How does someone establish this “social capital?” By being a part of the community. By having charisma, and consistently stepping up as a leader.

As an example, allow me to give you a timeline of a currently emerging organizer: Bonkler.

  1. Bonkler enrolls in a PhD program at CMU. He posts in Pittsburgh’s thread on Shoryuken and introduces himself.
  2. Bonkler shows up to the weekly gatherings at AIP. He is often spotted in the corner playing Melty Blood with Butters.
  3. Bonkler continues to be spotted playing anime games with Butters and newcomer Superscience as the community transitions to Duquesne.
  4. Community gets kicked out of Duquesne, Bonkler hosts super secret get togethers more often to compensate.
  5. Bonkler becomes increasingly well known for transporting people to tournaments and setting up hotel rooms.
  6. While super secret get togethers resume, Bonkler advocates for the community by carefully working out the details for a “competitive gaming” club at CMU.
  7. Bonkler purchases streaming equipment to be used for the new venue at CMU.
  8. The get togethers at CMU become increasingly big. Bonkler continually works to improve the quality of the stream.
  9. Bonkler organizes an official ranbat, which turns out to be far larger than any ranbat that had previously been attempted.
  10. Bonkler opens the next official Pittsburgh thread on SRK, officially ushering in the new era for Pittsburgh’s fighting game community.

Now then, let me highlight the key points: Bonkler attended gatherings, so people got to know who he was, and he gained an understanding of the scene. He built trust and good will by being consistently responsible with transportation and room accommodations. He established a venue and invested his own time and money on a stream. He is feeling himself now, and can bark out orders during gatherings if he wants to, and people will listen.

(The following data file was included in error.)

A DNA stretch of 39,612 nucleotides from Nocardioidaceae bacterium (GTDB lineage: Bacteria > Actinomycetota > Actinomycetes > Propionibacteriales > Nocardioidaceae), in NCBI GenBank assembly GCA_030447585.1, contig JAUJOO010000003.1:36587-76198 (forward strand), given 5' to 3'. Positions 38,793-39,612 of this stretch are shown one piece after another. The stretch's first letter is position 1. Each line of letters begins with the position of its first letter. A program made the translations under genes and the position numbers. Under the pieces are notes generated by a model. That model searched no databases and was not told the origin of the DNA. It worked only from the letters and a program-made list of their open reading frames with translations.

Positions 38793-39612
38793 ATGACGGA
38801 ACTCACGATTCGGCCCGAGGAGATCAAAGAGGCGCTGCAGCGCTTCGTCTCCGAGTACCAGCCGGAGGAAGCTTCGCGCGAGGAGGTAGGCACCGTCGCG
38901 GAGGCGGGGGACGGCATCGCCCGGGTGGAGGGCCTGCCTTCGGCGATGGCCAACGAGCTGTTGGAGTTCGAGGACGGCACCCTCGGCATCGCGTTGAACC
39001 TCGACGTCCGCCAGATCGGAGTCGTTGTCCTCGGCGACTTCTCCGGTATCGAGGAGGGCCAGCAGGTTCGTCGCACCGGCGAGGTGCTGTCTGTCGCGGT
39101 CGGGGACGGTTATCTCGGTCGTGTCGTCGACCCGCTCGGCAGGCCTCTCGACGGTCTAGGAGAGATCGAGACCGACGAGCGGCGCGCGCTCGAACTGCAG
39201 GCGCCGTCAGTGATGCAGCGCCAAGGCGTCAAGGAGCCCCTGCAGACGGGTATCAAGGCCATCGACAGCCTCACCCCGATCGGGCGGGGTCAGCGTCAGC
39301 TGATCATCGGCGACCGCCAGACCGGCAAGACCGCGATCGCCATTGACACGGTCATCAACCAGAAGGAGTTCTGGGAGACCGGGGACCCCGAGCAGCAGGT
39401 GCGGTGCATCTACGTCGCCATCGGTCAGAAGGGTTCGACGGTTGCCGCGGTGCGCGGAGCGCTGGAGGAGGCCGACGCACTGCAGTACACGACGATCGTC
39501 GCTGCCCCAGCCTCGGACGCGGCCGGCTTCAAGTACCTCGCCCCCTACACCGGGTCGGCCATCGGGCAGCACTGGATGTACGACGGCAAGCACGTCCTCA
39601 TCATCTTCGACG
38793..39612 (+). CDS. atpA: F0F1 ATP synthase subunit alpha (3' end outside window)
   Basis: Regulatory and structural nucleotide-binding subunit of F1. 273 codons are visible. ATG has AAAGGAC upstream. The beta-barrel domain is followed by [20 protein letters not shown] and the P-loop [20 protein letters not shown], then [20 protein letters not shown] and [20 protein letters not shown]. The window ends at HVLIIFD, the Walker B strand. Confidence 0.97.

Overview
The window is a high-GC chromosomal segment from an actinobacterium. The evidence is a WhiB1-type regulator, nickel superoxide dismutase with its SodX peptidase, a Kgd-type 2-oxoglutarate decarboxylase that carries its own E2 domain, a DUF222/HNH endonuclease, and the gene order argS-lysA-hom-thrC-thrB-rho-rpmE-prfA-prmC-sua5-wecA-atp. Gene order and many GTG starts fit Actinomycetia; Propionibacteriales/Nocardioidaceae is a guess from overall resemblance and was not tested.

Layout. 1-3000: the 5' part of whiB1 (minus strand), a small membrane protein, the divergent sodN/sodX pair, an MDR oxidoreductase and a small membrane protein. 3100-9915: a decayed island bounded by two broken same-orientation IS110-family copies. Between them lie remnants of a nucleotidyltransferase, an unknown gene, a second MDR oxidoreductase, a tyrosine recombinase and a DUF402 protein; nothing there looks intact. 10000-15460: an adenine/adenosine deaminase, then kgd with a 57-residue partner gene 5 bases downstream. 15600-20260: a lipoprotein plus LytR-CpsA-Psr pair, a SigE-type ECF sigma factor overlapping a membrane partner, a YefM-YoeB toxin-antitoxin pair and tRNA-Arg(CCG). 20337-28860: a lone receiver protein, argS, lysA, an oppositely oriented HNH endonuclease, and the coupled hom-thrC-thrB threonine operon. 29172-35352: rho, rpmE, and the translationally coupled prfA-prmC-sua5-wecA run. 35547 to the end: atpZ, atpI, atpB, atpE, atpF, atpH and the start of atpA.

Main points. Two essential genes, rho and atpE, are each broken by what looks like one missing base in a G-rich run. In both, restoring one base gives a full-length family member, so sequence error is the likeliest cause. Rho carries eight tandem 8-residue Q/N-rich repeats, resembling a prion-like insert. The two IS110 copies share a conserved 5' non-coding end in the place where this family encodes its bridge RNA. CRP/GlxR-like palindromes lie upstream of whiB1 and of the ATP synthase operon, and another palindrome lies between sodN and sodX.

Let me highlight other organizers: St1ckbug, who constantly has to hold the EC anime community’s hands when it comes to planning trips to tournaments, and hosts his own bi-weeklies entitled “Team St1ckbug.” Ghaleon, who did such a good job organizing the Ohio community, that he is currently working as a professional caterer. Sp00ky, who turned his streaming of events into a phenomenon.

What do all of these people have in common? Social capital. They have charisma, leadership, and they understand their community.

What else is needed?

Local Players: Pittsburgh was a small, niche scene for quite a while. Over time, the scene has been getting increasingly bigger. A tournament was out of the question due to the size of our scene, but if the ranbats keep getting bigger, then this may eventually change.

Venue: This is always a challenge. Finding a laid back, non-shady business owner to work with is far easier said than done.

Funding: Goes without saying.

Out of Towners: In order to attract people from out of town to a Pittsburgh tournament, there are two things we must do: Provide them with some assurance that the event will be worthwhile by having a strong enough turnout amongst our local scene, and beat the snot out of them in various fighting games in order to provoke them into trying to knock us off of our high horses.

NOW THEN. It is apparent that you only meet 1 out of the 5 basic requirements. Do you now understand why it is that no one can take your proposal of “bi-weekly tournaments” even remotely seriously?


#8

why don’t we all agree to stomp this little retard out when we see him. yeah id show up for that


#9

how old are you?


#10

So at the present time you feel having a successful tournament would not be possible? A tournament would not have to be just the CMU guys, it is possible that there are people who play fighting games in Pittsburgh and don’t attend CMUken functions that might be interested in playing in a tournament. If it was just the CMU guys then yes I would agree that there wouldn’t be enough players to have a decent sized tournament.


#11

by the way you act. I’m probably old enough to be your dad


#12

i’m guessing early 20’s